Doug Espinosa, a staff Sergeant E6 in the Army, fought in Iraq during three different U.S. tours, but you won’t find him celebrating Independence Day at the Battleship watching the fireworks like droves of other Mobilians.
“I stick to myself most of the time. So, I stay inside. Those who are close to me, the ones I do talk to, I let them know, ‘ hey can you please take it easy around here?’ It just triggers a few things,” Espinosa explained.
Espinosa is like many other combat veterans coping with PTSD that can be triggered by the arsenal of sparklers, firecrackers, rockets, and unexpected blasts of cherry bombs.
His first tour in Iraq was near the beginning of the war after the 9/11 terror attacks. When he returned in 2007, he partook in the presidential surge to provide safe neighborhoods in Baghdad.
During his final trip, he shut down Camp Ramadi in Iraq to turn it back over to the Iraqi civilians as the United States began pulling out their troops.
“I got to see the beginning, the middle –the worst part of it—and the end.”
But, the end oversees was only the beginning of a slew of other challenges Espinosa faced when he returned home and tried to adapt to civilian life again.
It’s been four years now, and Espinosa said he has found mechanisms of coping with the militaristic sounding shots of fireworks springing into the sky on the 4th of July. But, only when he’s expecting them.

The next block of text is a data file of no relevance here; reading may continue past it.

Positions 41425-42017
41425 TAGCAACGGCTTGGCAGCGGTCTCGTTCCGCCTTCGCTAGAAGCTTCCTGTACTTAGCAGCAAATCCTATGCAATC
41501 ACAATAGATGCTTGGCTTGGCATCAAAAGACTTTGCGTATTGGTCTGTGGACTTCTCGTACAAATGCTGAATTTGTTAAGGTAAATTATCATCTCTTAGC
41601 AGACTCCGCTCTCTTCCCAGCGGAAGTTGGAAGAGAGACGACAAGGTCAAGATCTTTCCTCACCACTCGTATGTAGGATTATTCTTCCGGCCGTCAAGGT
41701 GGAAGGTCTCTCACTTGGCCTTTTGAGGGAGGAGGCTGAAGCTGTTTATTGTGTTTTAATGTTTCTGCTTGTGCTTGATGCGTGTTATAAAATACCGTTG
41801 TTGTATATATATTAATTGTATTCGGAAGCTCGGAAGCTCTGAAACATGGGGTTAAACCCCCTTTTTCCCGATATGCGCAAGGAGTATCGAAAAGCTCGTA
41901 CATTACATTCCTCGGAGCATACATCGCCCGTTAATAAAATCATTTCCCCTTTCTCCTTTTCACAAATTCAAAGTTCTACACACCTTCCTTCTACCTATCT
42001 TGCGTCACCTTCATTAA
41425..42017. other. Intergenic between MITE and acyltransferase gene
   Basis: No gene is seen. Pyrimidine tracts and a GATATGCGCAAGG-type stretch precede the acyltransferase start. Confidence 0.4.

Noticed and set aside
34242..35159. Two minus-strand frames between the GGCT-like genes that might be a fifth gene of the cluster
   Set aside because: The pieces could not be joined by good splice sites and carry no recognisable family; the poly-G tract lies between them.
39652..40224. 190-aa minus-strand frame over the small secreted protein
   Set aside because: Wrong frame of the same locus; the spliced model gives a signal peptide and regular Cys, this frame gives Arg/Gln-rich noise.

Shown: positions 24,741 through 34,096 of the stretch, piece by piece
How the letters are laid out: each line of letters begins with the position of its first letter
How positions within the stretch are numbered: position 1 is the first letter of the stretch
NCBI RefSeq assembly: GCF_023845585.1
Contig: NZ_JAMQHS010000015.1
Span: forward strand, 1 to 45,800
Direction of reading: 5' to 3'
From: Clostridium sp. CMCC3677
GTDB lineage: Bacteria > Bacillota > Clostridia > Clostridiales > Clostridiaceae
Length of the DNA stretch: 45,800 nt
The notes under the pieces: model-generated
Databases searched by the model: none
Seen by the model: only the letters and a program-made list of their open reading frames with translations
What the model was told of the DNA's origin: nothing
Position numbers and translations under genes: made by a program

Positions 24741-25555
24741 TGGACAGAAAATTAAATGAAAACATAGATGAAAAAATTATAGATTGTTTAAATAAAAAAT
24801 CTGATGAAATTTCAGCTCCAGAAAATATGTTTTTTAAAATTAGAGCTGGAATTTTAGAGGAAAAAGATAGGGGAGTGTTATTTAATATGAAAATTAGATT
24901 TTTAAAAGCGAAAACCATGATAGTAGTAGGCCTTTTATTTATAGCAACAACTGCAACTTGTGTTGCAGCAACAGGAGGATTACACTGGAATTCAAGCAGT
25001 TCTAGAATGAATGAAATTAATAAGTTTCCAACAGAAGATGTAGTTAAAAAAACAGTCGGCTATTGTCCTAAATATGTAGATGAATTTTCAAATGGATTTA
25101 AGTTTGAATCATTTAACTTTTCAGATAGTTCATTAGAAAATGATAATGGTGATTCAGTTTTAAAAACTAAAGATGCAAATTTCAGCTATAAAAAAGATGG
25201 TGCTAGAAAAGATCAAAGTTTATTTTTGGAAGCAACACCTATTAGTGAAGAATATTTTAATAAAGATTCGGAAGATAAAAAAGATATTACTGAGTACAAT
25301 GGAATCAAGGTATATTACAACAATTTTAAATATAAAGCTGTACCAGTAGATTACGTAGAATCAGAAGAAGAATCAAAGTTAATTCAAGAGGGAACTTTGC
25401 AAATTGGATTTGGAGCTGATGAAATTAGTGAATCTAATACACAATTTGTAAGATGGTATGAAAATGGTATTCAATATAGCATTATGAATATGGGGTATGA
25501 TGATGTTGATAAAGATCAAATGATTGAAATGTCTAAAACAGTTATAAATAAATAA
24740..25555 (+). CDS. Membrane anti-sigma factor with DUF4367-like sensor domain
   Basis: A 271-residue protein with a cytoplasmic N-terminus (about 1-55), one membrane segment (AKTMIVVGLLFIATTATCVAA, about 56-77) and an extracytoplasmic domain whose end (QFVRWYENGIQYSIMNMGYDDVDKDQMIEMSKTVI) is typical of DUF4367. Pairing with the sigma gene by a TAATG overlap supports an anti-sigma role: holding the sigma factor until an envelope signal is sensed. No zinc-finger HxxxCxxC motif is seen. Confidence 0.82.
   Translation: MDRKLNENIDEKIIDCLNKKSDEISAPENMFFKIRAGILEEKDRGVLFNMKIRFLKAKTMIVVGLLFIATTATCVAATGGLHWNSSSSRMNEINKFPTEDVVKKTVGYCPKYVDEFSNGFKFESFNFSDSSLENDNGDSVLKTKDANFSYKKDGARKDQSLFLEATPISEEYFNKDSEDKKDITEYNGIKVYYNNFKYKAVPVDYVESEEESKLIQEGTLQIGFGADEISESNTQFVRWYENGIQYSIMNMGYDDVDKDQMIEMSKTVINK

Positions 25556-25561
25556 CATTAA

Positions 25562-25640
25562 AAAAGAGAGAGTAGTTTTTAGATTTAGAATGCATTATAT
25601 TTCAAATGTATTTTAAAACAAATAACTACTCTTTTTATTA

“When you don’t expect it, it brings triggers. It brings you back to a place where you really don’t want to be. Thanks to a great support system, I’m learning to adjust finally,” Espinosa said about his fiance who he calls his “rock.”
Every summer, Espinosa puts a sign in his window that reads, “Combat veteran lives here, please be courteous with fireworks,” serving as a silent reminder of war’s lasting effect. Espinosa said he doesn’t want to intrude on others’ fun, so the sign helps do the talking.
“In no way, shape, or form do I ask people to stop because it’s the 4th of July,” Espinosa said. “I mainly have it [the sign] to put out awareness so neighbors can see and think ‘hey maybe we do need to be a little more cognizant towards the veterans around the area.”
He said there are several other combat veterans in Mobile and along the coast who will spend the 4th of July tucked away inside. “There are a lot of others who can’t cope with it as well as I can anymore.”
So, he asks you to think of them and everyone else who’s served when you celebrate the holiday, and be mindful
“Of course, I want everyone to have their fun, but besides that, I would like for them [the public] to take a minute out and remember everyone who went over and served our country, not just Iraq and Afghanistan, but all the way back to our forefathers.”